- help you to enjoy listening to music and the TV, at a volume that’s comfortable for those around you
But hearing aids only help if you still have some hearing left, so don’t put off getting help if your hearing is getting worse.
To book your appointment at the Henley Hearing Clinic please call reception and speak with our receptionist.
Ear wax removal Henley
The Henley Hearing Clinic is located in Henley on Thames, Bucks. Big sister the the Chalfont hearing centre but does all the same procedures such as dispensing the latest Digital hearing aids and ear wax removal using Microsuction or the traditional syringing of the ears called water irrigation. Microsuction is the better way to remove wax in most cases.
Ear wax removal is available by appointment and a limited amount of out of hours appointments are available but please call reception if you require out of hours.
Comprehensive hearing tests are also available. Please make sure that any ear wax issues are clear before you take the test, if you need ear wax removing prior the test please call reception and make this clear to reception that you will need ear wax clearing first.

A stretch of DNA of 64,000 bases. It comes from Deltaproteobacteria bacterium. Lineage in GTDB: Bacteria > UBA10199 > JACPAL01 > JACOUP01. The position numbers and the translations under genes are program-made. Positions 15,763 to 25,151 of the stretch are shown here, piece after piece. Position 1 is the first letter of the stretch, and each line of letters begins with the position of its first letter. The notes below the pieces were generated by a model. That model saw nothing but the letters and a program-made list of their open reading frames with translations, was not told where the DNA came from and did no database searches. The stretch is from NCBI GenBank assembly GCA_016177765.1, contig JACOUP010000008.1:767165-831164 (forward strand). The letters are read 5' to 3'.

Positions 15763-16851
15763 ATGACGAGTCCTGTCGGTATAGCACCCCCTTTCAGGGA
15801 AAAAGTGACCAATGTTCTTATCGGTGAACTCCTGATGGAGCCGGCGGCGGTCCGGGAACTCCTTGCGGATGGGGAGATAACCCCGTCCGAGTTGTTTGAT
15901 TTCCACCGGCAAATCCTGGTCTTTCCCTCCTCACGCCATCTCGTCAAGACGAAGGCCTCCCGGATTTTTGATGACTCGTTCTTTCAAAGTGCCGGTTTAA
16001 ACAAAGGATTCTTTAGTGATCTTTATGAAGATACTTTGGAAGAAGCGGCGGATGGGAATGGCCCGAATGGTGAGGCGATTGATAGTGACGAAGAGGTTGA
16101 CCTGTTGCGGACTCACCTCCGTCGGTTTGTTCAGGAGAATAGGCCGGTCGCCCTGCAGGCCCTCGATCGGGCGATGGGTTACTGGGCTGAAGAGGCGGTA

Hearing issues, Henley
Hearing loss in Bucks
The Henley Hearing Clinic is a private hearing company based in Henley, Buckinghamshire. Leon Cox, the lead audiologist can help with all matters relating to hearing issues & ear wax removal, also the latest hearing instruments (Hearing aids) and conducts hearing tests. Book ahead for a comprehensive hearing test and discussion on your hearing heath after the hearing test result.
If you are suffering with hearing loss and suspect that ear wax maybe the issue, Leon Cox will conduct either Micro-suction or use the traditional water ear irrigation technique. Microsuction is painless and is the latest way to remove stubborn ear wax from your ear canal.
News originaly taken from the Hearing Review
Hearing Technology Manufacturers Call for EU Response to Hearing Loss
The British and Irish Hearing Instrument Manufacturers Association (BIHIMA) works closely with its European counterpart the European Hearing Instrument Manufacturers Association (EHIMA), and has supported their recent efforts to raise awareness of hearing loss with EU policymakers, the trade association announced. EHIMA submitted a parliamentary question to the European Commission in July, which has recently received a response from ministers.